Singapore aspires to lead in the field of cryptocurrencies

Singapore aspires to lead in the field of cryptocurrencies

Singapore aspires to become a global hub for cryptocurrencies, but its “vigilant buying” approach does not mean that it allows all types of cryptocurrencies to be traded, and perhaps this is proven by the controversy that has arisen due to the cryptocurrency BTS linked to the group. K-pop is the most famous in the world.

In a report published by the American “Bloomberg” website, writer Andy Mukherjee quoted the Financial Times that the Financial Authority in Singapore withdrew last July the work permit that it had submitted to the cryptocurrency trading platform Bitget.

The platform sparked a huge controversy after engaging in a legal battle over the promotion of the "Army Coin" coin, which aims to fund the Korean band BTS for life.

The general management of Hybe, which is responsible for the Korean group's business, denied the platform's relationship with the group and threatened to resort to court.

The Monetary Authority of Singapore indicated on its website that the Singapore-based BitGate platform no longer enjoys license exemption under the Payment Services Regulations 2019, without providing an explanation of the reason for the decision.

But the annual Financial Stability Report issued by the Central Bank last week acknowledged for the first time that “the growing interest in digital currencies requires the imposition of tight monitoring.”

The writer stated that the increasing demand for digital currencies is not a cause for concern in the short term.

Especially since the peak cryptocurrency trading using the Singapore dollar is less than 1% of the average daily trading volume on the local exchange.

However, the increasing share of blockchain-based currencies (the mechanism that ensures verification of buying and selling transactions) in investors' portfolios can create a so-called "wealth effect".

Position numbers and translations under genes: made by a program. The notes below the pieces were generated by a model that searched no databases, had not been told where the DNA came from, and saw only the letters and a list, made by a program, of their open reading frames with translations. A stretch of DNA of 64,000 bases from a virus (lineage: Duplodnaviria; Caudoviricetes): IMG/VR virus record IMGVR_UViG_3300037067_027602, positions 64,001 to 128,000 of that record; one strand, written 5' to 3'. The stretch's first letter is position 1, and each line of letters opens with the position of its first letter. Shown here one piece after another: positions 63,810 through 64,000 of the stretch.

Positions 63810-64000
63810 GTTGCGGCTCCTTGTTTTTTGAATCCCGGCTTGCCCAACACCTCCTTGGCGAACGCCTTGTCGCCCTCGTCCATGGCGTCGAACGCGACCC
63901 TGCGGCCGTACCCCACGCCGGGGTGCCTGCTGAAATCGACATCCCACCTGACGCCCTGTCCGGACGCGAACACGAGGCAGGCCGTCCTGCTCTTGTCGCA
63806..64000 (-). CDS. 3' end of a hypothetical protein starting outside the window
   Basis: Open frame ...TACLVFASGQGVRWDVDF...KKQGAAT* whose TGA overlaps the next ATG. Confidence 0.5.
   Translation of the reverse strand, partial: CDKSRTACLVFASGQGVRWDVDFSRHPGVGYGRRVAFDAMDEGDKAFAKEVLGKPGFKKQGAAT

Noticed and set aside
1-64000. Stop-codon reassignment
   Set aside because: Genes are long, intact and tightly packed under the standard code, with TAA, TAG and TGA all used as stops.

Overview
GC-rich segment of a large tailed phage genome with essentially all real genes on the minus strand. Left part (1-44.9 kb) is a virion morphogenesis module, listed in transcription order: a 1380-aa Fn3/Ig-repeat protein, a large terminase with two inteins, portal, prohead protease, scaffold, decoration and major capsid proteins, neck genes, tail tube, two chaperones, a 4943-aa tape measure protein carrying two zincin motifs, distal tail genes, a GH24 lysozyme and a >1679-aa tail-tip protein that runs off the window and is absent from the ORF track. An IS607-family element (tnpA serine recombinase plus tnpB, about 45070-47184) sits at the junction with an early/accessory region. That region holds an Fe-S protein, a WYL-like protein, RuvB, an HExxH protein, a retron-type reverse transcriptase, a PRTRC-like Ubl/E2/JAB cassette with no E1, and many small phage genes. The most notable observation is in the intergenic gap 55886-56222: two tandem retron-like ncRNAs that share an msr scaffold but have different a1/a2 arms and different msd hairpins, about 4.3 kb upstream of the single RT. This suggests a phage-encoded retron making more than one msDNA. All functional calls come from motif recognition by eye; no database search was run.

The Monetary Authority of Singapore also noted that consumption could be "vulnerable to significant shocks" due to the volatility of these digital assets.

Singaporeans have been the richest for at least a decade, and real estate represents the main source of wealth with nearly 40% of household assets and 75% of burdens.

Private home prices have risen nearly 9% since the start of the pandemic.

Higher prudential savings and fewer opportunities for discretionary spending reduced credit card debt to a new low of 1% of GDP.

Currently, cash and deposits exceed household debt by a large margin.

Attractive environment

Singapore is a suitable environment to attract all kinds of exotic financial products.

Although it has made a deliberate decision to be a major global player in the cryptocurrency markets, it does not want to open its doors on a large scale.

Of the 170 companies that applied for licenses last year to trade cryptocurrency in Singapore, only 70 were accepted, including the local units of Coinbase and Binance.

Among the other companies that have obtained a license is the company "DBS".

Which tripled the value of its assets in just one month to reach 600 million Singapore dollars (440 million US dollars) by the end of last October.

Given this growing appetite, Singapore must be selective about the type of cryptocurrency it promotes to investors, and that means strict regulation and tight control over this market.

The coin, which was launched to fund BTS members for life, pushes the boundaries of the "prudent buy" approach to financial innovation.

Sources Bloomberg Tellerreport